Democratic Candidates Vying To Replace Markey Try To Distinguish Themselves From The Pack

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5th Congressional District Democratic candidates, from left: Will Brownsberger, Katherine Clark, Peter Koutoujian, Carl Sciortino and Karen Spilka (Campaign photos)
5th Congressional District Democratic candidates, from left: Will Brownsberger, Katherine Clark, Peter Koutoujian, Carl Sciortino and Karen Spilka (Campaign photos)

Five of the seven Democratic candidates vying to fill the U.S. House seat in the 5th Congressional District that once belonged to Sen. Ed Markey will continue to try to distinguish themselves from the pack when they debate Tuesday night.

But their similarities are hard to ignore. They all have experience serving the Massachusetts Legislature, and at a recent farmer's market in Medford, Middlesex County Sheriff Peter Koutoujian talked about that experience.

"I've got 14 years in the Legislature, having done some major pieces of legislation on domestic violence, sexual assault, school nutrition," Koutoujian explained. "I did the health reform act here in Massachusetts, which is the model for the nation, and I was the first one to start on gun violence. Back in 1998, I made my maiden speech on the issue of the assault weapons ban here in Massachusetts. It's something that's always been a priority to me, something I want to carry into Washington as well."

Turnout for this race is expected to be low, so a campaign's get-out-the-vote effort will be crucial. Koutoujian has hired Chelsie Ouellette — who worked on campaigns for Gov. Deval Patrick, President Obama and Markey — to run his field organization.

But state Rep. Carl Sciortino, of Medford, has won the endorsement of two organizations whose members could make a difference for him at the grassroots level: Progressive Massachusetts and the Progressive Change Campaign Committee.

In 2012, this liberal district gave Obama his second-biggest margin of victory in the state, second only to Rep. Mike Capuano's Somerville-based district.

And Sciortino is playing to that liberal tradition in the most talked-about event of the campaign so far: a TV ad that plays on the fact that he's gay. In it, he recalls having to "come out" as a Massachusetts liberal to his father, who is in the Tea Party.

There has been no independent polling of the race by any professional pollsters, so it's hard to know who's ahead.

The biggest endorsement in the race so far has come from Emily's List, which provides financial support to Democratic women who favor legalized abortion. The organization chose state Sen. Katherine Clark, of Melrose, over state Sen. Karen Spilka, of Ashland. Emily's List did not respond to requests to explain its endorsement or what it is doing to help Clark.

Clark outlined some of her priorities with about 20 people who came to have coffee with her recently at a community center in Southborough.

"It's really about making sure that women are paid equal pay for equal work, that we look at our minimum wage and make sure we're paying a minimum wage that people can raise a family on," Clark said. "It's about making sure that we protect Social Security and Medicare. When we look at our federal budget, and how some of the cuts that have been proposed start with our seniors and our veterans, it seems very upside-down to me."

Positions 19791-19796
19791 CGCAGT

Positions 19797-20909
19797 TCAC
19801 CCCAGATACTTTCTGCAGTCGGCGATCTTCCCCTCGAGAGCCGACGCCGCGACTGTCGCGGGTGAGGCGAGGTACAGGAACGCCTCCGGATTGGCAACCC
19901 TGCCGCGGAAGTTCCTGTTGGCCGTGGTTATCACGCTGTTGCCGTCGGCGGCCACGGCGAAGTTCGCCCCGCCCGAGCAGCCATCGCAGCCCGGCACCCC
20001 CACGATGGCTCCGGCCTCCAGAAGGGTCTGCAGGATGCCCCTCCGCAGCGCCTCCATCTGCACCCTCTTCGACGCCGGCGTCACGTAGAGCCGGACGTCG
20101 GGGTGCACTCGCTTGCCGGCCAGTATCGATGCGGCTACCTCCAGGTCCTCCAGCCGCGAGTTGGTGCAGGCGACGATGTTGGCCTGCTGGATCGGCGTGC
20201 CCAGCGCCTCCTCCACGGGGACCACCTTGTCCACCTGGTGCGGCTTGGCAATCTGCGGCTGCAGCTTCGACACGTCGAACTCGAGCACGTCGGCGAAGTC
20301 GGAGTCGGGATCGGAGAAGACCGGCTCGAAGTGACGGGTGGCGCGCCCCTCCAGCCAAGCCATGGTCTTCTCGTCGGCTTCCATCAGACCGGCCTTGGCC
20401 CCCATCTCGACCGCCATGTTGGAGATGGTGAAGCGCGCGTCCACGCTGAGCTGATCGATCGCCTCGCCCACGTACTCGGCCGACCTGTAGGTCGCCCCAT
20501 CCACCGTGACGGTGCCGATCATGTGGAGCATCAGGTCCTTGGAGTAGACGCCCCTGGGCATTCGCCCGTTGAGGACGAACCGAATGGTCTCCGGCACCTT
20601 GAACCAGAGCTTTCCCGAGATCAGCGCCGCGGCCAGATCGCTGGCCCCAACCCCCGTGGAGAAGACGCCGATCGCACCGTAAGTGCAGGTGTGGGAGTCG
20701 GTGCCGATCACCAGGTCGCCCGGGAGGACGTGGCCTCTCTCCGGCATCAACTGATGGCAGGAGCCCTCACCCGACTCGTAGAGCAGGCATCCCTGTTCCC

The 5th district's 24 cities and towns snake north of Boston from Southborough to Winthrop and Revere. That's where a group of laborers gathered recently to knock on doors for Spilka.

Unions have rallied behind Spilka. The flyer they are distributing shows two hands holding a funnel going into a car's engine oil intake.

"I do a lot of my own car work," Spilka explained. "I called an arbitrator that I haven't seen in almost 30 years and he said, 'Yeah, Karen, it's great talking to you. The one thing that's funny that I remember about you, you used to do your own car work, didn't you?' And I said yes. This was still when I was in law school."

Some of the other campaigns believe that because this is such a liberal district, state Sen. William Brownsberger, of Belmont, could suffer. He is the only one to differ with some of the other Democrats on several issues. He opposed a resolution calling for the overturning of the Supreme Court's Citizens United decision, which allows corporations to spend money on candidates' behalf. But he says he does support reducing the influence of money in politics by ending secret contributions.

At the Belmont-Arlington football game last week, Brownsberger explained his support for the proposed Keystone pipeline.

"We need to reduce our carbon consumption," Brownsberger said. "That's what it's all really about and so I think that's my focus as a policymaker, and I think it's sort of regionally divisive to pick on projects in other parts of the country. That's not really going to change how much oil we're burning."

Unlike his opponents, Brownsberger has come to the defense of Obama's proposal to reform the way Social Security is indexed to inflation.

Two other Democrats are also running: Martin Long, a former Lexington School Committee member, and Paul John Maisano, of Stoneham. The Democrat who wins next Tuesday's primary will face one of three Republicans: Tom Tierney, Frank Addivinola or Michael Stopa.

This program aired on October 8, 2013.

Fred Thys Reporter
Fred Thys reported on politics and higher education for WBUR.



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